Saturday, September 05, 2009


There's a well worn adage to the effect that a man will drive endlessly when lost before stopping to ask directions. That is a form of surrender to which no self respecting male driver willingly submits this side of a life and death event. It's OK of he's looking for a hospital to deliver someone else in need of medical attention. It's humiliating if he's just looking for some point of interest on a weekend lark. It just isn't done.

Bound for Ridgeway, SC, we found ourselves breaking new ground on S.C. Hwy. 34 out of Kershaw County. By and by there seemed no evidence that Ridgeway was in our future. As the miles slipped by it became obvious that we were on the wrong end of Hwy 34. Even the most inconsequential hamlets sooner or later show up on a road sign. The big boys: Charleston, Columbia, Greenville, get a hundred miles advance notice, but you're lucky to get a three mile warning of the tiny towns. No sign of the Ridgeway sign.

Suddenly we saw a sign which immediately brought to our mind's ear a rousing song by Bruce Springsteen: " Coming into Darlington County....". Bam! There we were in Darlington. We figured that we'd salvage our time and fuel by finding the famous Darlington Speedway. It was one of the very first and came at a time when those who were making big names at Darlington had already made big names with the Treasury Department. Many a good driver's skills were honed on the back roads running bootleg booze and evading Federal Agents or " Revenuers ". These weren't boys who'd been sent to expensive racing schools on weekends to be instructed in piloting Porsches. These were kids lived to drive and drove to life in the most literal and dangerous way.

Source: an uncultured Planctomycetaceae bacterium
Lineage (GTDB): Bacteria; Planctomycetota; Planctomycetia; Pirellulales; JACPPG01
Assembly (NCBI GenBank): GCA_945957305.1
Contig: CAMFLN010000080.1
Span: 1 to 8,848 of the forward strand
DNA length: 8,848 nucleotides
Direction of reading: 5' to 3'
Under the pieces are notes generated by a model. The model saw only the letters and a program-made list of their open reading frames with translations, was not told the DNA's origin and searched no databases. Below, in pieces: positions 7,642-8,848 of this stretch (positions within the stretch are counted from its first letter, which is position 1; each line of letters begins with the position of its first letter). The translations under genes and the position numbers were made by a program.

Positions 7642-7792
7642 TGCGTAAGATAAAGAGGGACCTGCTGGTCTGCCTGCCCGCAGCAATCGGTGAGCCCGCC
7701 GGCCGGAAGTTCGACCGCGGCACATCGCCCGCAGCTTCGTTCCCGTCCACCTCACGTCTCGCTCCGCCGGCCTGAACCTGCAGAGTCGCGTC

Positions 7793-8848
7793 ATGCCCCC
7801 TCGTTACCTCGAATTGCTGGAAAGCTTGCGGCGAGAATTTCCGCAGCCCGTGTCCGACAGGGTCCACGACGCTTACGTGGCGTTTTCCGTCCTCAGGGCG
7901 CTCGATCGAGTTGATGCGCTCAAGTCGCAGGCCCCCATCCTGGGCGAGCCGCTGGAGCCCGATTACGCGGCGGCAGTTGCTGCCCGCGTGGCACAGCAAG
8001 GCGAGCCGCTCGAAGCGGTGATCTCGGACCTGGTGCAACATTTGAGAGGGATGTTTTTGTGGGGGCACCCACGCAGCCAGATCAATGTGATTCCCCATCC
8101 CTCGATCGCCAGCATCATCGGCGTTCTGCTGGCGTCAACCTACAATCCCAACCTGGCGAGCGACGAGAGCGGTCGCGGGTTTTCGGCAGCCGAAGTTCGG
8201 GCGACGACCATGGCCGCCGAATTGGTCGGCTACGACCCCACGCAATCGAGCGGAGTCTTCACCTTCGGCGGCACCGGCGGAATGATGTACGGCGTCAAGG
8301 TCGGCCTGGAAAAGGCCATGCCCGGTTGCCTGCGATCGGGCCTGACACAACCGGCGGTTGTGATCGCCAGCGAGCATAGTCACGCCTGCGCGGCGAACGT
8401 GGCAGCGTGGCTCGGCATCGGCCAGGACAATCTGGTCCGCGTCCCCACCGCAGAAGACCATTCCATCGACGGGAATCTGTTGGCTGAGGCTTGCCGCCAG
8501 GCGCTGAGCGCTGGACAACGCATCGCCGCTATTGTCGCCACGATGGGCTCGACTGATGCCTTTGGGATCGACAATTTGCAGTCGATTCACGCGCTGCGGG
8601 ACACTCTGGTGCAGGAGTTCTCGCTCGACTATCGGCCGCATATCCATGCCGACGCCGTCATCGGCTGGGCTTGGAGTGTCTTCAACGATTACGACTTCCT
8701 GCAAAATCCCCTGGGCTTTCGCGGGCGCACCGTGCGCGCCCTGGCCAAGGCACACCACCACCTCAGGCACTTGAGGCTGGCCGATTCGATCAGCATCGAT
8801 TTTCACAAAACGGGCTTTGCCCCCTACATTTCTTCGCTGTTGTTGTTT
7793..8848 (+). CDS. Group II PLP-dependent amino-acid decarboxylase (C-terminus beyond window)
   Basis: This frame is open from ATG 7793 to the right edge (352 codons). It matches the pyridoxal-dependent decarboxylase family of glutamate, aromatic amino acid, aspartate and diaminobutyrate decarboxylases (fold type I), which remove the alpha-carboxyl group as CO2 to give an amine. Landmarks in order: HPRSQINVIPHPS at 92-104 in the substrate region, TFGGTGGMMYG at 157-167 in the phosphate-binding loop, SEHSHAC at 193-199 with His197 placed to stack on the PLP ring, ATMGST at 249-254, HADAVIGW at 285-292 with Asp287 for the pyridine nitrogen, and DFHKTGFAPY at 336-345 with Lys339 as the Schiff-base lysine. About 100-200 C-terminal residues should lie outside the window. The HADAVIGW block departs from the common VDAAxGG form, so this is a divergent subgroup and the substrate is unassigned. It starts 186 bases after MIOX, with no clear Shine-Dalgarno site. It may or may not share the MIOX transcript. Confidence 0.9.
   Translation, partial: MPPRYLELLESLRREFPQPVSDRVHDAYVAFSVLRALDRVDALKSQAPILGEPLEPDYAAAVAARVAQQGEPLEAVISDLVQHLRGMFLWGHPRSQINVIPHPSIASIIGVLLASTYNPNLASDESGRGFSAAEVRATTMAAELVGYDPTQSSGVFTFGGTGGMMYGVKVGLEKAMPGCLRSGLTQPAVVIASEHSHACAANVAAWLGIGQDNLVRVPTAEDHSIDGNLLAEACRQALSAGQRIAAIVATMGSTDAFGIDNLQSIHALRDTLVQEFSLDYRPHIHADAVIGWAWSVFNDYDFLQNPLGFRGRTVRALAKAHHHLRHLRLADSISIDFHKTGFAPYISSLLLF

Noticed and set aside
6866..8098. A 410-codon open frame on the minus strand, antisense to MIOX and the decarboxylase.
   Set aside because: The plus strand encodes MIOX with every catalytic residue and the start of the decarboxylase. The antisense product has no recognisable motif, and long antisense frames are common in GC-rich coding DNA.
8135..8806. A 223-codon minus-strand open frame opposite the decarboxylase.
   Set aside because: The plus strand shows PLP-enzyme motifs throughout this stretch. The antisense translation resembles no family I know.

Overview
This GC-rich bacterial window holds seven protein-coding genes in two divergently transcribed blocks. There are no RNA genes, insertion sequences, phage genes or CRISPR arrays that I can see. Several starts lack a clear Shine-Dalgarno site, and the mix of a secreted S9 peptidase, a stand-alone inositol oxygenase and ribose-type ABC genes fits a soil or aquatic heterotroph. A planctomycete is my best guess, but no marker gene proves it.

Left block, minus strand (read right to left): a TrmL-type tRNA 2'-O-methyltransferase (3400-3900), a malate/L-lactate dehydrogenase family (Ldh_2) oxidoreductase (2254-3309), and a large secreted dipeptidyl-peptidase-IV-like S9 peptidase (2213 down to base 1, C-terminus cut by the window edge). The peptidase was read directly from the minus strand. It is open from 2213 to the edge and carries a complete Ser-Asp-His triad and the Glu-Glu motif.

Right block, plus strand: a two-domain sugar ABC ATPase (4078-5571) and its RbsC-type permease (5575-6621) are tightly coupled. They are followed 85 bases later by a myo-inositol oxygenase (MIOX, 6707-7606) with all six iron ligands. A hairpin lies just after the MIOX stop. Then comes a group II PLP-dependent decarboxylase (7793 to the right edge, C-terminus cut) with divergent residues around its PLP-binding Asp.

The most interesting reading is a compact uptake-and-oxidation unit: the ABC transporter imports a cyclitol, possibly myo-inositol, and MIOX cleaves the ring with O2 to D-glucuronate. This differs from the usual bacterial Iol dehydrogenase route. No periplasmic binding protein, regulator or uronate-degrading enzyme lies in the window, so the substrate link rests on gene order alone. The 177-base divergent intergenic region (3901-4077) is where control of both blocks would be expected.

In our youth we admired these daring rebels with criminal records and complete disregard for safety. It was everything a boy of that time wanted: fast driving, dangerous thrills and a complete disregard for authority. That was the heart of what became NASCAR which has today become a sophisticated corporate entity. Once the race cars were sponsored by manufacturers of spark plugs, motor oil and tires. Today it's software vendors, soft drink makers and laundry detergents. Can a Summer's Eve car be far behind ? Oh, how the mighty have fallen !

When we rolled up to the speedway a very nice security agent offered to let us walk into the stands to photograph the track from a restricted point. We were apparently not the first to wonder whether we might drive on to the track and are certainly not the last to have our request politely declined.

Upon leaving we noticed a series of large photos of the Hall of Fame drivers. How young these fellows seemed today. One in particular radiated both youth and optimism and had won in his day the largest group of devoted fans. We had to stop and pay homage to one of the all time greats: Good King Richard. He no longer pushes the throttle of #43, but promotes headache powders. But, like Clark Gable, no matter what he will always be the king. Long live the King.


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